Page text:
High ammonia - what else to do?

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gabrielgalhano

gabrielgalhano

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Sorry...should've said Iberian peninsular! :oops:
No problem, it's a commum misunderstanding 😅

I'll second the Tropica plant recommendation.
I'll look into this as soon as I get home!

When you changed your filter, did you put the media from you old filter into the new filter?
I did not, but I kept the 2 filters running simultaneously for about a week... maybe it was a short period of time for the beneficial bacteria to grow in the new filter(?)
 

Bruce Leyland-Jones

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No problem, it's a commum misunderstanding 😅


I'll look into this as soon as I get home!


I did not, but I kept the 2 filters running simultaneously for about a week... maybe it was a short period of time for the beneficial bacteria to grow in the new filter(?)
It was too short a time.
Given the amount of bacteria in an established tank, out of the filter, there would be no problem putting at least half of the established filter media into the new filter. The old filter could then receive half of the new media.
When I set up my second tank, I was able to halve the cycling time, because I used old media and plants.
 

itiwhetu

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These are typical of the problems you get with running a sand base and why I prefer gravel with no vacuuming. In this system the whole base becomes inert so you are relying solely on the filter, that can be dangerous if the filter fails.
 

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These are typical of the problems you get with running a sand base and why I prefer gravel with no vacuuming. In this system the whole base becomes inert so you are relying solely on the filter, that can be dangerous if the filter fails.
Typically most gravel or sand substrates are inert.

But this makes little difference as bacteria will grow fine those surfaces anyway, just that sand has less surface area is all.

And vacuuming substrate won’t remove the bacterias anyhow has these BB are pretty much glued on surfaces with their protective clear coating.

In fact inert substrate is in many ways better for keepers as this helps maintain water parameters and avoids pH swings and suchlike.

The only substrate I don’t like is super fine sand or fine silica sand as this tends to lock or compacts tight making it harder for plants to grow and also surface of super fine sand can be stirred up easily by livestock.

But in reality most fish keepers use substrates that are inert anyway and I doubt this has much, if any, impact on the OPs ammonia level at all as bacterias will form on pretty much any surface on substrates.

In this case it could well be down to removing the internal filter and adding a new external filter without moving the old media to the new filter to encourage more growth of bacterias inside new filter housing.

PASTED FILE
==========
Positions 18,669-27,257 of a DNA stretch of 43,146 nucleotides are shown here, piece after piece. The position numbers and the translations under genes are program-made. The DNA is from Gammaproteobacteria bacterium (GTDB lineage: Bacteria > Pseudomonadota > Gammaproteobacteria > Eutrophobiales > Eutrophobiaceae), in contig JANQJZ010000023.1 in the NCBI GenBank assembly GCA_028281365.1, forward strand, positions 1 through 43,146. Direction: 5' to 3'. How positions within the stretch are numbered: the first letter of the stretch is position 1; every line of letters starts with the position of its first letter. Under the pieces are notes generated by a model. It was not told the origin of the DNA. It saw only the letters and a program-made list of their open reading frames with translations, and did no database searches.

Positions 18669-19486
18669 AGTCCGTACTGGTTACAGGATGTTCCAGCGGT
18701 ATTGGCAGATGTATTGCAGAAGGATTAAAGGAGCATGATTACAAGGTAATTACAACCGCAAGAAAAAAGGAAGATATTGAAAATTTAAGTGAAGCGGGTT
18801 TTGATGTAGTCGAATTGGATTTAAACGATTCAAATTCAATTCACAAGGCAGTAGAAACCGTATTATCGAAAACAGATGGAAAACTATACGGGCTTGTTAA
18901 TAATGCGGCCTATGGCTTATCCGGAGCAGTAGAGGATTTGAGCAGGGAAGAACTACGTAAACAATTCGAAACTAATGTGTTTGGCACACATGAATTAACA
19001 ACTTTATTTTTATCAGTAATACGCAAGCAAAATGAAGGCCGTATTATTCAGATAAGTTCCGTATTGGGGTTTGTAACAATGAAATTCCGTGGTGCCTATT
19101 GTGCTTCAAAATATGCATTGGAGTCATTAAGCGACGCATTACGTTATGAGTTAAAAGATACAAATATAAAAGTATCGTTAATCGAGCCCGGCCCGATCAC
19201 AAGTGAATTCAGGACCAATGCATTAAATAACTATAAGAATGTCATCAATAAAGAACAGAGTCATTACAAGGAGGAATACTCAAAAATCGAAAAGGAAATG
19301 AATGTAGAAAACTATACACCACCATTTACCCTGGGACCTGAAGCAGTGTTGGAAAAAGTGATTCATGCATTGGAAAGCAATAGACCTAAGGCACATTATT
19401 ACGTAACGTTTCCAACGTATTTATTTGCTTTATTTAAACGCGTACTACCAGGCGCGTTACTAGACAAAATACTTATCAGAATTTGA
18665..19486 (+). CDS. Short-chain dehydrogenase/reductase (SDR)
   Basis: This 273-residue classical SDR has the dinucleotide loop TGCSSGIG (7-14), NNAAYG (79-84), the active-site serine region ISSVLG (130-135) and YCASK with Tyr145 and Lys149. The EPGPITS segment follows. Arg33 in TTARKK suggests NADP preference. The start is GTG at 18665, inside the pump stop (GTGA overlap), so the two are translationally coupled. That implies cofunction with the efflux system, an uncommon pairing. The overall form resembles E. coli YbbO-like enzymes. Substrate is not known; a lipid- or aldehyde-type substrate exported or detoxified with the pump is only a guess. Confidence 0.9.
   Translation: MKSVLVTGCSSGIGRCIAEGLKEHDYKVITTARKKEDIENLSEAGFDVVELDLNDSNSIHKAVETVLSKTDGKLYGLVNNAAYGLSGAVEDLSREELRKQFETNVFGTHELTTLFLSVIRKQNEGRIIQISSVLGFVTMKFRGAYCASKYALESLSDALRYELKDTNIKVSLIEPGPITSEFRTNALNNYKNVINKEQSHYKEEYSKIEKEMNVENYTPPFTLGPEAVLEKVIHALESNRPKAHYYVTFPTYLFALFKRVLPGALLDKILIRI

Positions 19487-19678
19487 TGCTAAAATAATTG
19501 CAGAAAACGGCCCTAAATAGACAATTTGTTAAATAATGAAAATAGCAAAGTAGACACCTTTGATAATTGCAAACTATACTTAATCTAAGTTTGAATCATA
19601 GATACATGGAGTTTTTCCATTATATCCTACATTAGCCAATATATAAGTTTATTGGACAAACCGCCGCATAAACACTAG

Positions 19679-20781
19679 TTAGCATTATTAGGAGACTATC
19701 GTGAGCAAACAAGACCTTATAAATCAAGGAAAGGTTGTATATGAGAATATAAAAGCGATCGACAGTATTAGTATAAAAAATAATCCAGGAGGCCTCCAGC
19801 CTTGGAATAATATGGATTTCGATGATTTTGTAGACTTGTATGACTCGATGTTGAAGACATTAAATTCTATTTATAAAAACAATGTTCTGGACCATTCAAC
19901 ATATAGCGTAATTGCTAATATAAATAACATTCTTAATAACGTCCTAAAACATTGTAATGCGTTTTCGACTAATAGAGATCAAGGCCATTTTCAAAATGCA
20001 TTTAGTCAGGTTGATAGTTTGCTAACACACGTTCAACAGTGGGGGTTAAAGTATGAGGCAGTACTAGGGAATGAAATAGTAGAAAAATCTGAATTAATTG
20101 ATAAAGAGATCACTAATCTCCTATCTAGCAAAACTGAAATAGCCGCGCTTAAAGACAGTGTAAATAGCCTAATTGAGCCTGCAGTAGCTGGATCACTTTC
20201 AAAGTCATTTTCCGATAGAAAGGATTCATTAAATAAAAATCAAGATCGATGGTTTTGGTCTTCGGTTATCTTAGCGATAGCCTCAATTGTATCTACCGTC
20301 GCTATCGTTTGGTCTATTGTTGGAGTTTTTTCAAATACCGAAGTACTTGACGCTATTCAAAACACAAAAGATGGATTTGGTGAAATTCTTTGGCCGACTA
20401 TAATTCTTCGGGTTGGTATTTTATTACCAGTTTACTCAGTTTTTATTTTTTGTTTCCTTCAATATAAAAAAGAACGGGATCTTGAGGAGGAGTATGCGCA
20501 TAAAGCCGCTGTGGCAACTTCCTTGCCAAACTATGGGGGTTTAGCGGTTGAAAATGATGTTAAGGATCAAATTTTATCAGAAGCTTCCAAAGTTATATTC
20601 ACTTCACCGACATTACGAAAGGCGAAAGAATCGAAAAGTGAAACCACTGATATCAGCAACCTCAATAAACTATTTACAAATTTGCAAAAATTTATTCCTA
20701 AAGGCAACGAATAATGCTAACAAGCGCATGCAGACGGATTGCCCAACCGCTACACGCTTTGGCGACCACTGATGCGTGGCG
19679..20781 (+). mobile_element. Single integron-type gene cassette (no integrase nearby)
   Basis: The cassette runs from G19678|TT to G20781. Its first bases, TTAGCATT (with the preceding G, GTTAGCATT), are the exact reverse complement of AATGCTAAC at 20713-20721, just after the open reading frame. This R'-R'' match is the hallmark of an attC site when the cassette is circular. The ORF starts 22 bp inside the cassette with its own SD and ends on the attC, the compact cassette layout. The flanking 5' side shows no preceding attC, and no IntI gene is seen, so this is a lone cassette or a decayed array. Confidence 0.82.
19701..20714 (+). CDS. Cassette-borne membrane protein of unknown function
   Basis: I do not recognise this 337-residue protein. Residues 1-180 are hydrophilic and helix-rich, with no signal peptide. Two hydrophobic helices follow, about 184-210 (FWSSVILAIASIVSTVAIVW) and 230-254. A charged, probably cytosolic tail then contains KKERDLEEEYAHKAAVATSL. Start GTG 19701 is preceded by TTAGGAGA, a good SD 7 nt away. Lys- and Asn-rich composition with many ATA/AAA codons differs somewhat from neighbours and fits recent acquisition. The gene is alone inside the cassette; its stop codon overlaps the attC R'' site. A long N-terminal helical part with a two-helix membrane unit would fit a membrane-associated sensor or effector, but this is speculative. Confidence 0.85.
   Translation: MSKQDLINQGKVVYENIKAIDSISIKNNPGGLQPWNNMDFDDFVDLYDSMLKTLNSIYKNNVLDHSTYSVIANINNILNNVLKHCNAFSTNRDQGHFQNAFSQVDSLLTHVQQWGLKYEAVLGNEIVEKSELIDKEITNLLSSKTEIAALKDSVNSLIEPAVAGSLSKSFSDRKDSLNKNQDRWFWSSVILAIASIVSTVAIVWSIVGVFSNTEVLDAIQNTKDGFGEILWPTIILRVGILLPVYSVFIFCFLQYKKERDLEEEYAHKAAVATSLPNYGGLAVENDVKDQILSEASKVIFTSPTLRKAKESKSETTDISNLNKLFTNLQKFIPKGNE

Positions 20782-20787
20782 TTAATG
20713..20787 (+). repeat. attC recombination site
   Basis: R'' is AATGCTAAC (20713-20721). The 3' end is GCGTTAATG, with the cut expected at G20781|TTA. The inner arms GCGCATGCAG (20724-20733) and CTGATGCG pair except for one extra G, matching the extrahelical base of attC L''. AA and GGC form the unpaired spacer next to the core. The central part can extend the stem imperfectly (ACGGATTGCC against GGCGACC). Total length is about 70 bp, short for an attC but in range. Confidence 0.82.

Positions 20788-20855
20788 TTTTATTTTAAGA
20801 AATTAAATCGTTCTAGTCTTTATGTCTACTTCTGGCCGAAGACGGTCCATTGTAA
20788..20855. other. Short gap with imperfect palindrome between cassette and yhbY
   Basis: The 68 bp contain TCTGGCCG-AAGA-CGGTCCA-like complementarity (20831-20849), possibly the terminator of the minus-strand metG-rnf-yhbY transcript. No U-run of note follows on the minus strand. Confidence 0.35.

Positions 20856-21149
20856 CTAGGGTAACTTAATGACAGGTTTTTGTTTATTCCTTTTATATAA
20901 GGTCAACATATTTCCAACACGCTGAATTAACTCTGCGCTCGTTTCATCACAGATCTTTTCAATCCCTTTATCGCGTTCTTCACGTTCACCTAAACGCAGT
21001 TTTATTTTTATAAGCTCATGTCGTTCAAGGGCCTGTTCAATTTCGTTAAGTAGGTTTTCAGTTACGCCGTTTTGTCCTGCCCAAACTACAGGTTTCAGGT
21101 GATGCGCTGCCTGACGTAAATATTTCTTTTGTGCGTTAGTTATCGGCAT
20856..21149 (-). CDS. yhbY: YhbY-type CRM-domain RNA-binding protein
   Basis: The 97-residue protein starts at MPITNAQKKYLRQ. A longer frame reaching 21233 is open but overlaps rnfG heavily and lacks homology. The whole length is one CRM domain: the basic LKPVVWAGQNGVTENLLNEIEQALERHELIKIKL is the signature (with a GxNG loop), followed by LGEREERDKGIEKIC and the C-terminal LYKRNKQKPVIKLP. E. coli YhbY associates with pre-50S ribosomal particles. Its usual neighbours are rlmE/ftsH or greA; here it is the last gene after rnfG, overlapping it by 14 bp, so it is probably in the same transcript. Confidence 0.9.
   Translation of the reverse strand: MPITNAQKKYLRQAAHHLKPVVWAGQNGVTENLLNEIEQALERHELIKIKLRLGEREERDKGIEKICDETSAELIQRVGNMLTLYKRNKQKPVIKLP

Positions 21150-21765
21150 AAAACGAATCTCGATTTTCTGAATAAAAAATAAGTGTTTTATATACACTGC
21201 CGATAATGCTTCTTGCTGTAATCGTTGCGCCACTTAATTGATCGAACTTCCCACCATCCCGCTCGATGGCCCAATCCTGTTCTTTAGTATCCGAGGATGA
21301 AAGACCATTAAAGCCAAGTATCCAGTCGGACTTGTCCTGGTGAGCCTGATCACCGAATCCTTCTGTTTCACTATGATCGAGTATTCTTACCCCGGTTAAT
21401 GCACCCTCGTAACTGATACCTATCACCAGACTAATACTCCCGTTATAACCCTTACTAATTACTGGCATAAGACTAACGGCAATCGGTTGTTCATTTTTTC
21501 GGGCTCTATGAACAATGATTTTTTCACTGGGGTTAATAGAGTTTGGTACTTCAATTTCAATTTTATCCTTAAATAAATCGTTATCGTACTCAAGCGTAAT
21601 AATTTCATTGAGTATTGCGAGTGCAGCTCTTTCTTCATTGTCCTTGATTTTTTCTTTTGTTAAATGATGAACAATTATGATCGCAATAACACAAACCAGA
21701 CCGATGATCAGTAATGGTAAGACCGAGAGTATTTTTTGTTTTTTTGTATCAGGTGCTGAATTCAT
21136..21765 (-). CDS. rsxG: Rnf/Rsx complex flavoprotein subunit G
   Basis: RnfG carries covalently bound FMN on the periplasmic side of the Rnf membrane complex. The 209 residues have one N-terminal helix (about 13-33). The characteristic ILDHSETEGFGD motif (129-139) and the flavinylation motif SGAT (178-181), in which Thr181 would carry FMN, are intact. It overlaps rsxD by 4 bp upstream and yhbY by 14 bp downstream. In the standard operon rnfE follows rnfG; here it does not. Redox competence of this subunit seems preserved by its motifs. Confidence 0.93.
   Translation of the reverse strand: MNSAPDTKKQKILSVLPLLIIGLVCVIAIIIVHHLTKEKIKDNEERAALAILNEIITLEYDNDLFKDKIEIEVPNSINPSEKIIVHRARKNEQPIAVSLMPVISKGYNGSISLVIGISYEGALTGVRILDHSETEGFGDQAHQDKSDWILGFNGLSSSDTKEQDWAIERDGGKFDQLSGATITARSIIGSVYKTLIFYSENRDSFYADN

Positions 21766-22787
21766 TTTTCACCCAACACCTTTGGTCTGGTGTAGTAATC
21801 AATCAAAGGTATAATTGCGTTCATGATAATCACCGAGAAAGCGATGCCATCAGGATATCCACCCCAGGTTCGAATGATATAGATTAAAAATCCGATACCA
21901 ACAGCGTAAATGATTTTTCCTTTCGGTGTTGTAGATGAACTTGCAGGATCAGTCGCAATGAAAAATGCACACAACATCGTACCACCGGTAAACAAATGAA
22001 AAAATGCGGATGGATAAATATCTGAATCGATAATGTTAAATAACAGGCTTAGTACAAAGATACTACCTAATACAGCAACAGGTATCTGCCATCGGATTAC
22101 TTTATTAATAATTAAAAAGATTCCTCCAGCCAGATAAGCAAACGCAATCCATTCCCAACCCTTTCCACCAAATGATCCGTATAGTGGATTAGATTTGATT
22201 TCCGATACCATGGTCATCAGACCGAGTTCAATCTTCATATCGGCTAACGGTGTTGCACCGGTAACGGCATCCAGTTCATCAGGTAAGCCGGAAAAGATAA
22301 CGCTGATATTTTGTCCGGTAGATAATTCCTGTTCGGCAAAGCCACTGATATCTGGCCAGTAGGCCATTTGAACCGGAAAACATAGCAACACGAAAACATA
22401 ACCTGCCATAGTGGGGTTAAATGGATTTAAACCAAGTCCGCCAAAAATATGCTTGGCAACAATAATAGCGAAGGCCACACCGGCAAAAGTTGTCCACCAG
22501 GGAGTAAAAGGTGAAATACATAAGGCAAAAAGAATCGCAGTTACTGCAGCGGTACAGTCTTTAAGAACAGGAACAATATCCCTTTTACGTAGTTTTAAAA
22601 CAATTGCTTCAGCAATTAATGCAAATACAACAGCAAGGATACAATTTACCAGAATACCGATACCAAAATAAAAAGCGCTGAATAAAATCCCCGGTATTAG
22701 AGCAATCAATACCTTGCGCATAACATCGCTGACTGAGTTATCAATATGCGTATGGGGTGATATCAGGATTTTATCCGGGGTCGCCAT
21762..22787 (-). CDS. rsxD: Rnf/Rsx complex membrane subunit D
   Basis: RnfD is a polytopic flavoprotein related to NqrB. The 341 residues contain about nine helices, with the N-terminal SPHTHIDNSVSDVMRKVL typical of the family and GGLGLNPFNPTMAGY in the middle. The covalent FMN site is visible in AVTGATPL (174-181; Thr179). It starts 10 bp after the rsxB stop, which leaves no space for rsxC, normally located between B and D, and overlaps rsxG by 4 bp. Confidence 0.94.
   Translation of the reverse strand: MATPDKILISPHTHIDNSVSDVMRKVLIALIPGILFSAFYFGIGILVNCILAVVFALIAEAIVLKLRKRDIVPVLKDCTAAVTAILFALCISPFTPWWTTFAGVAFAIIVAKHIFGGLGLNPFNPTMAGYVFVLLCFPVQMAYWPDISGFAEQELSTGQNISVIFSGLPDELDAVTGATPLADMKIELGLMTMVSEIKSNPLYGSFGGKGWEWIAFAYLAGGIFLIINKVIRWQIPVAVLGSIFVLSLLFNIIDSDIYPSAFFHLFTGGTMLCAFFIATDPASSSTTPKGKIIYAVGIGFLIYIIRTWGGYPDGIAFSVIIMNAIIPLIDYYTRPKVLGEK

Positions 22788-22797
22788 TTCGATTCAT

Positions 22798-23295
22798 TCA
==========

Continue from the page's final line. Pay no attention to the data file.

Don’t think it’s conclusively just this but defintely played a factor in ops ammonia levels imho.
 

itiwhetu

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Typically most gravel or sand substrates are inert.

But this makes little difference as bacteria will grow fine those surfaces anyway, just that sand has less surface area is all.

And vacuuming substrate won’t remove the bacterias anyhow has these BB are pretty much glued on surfaces with their protective clear coating.

In fact inert substrate is in many ways better for keepers as this helps maintain water parameters and avoids pH swings and suchlike.

The only substrate I don’t like is super fine sand or fine silica sand as this tends to lock or compacts tight making it harder for plants to grow and also surface of super fine sand can be stirred up easily by livestock.

But in reality most fish keepers use substrates that are inert anyway and I doubt this has much, if any, impact on the OPs ammonia level at all as bacterias will form on pretty much any surface on substrates.

In this case it could well be down to removing the internal filter and adding a new external filter without moving the old media to the new filter to encourage more growth of bacterias inside new filter housing.

Don’t think it’s conclusively just this but defintely played a factor in ops ammonia levels imho.
And I am saying that a natural gravel is not inert. It can either be neutral ( acid ) or Alkaline based. And that will add to the aquarium as a whole. Sand tends to be Silica therefore adds nothing, and that is where the problem is.
 

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Typically most gravel or sand substrates are inert.

But this makes little difference as bacteria will grow fine those surfaces anyway, just that sand has less surface area is all.
Sand actually as way, way more surfaces than gravel! Each and every sand grain has its own surfaces...
BUT those surfaces are compacted together and, therefore, have much less flow of water and gases through them.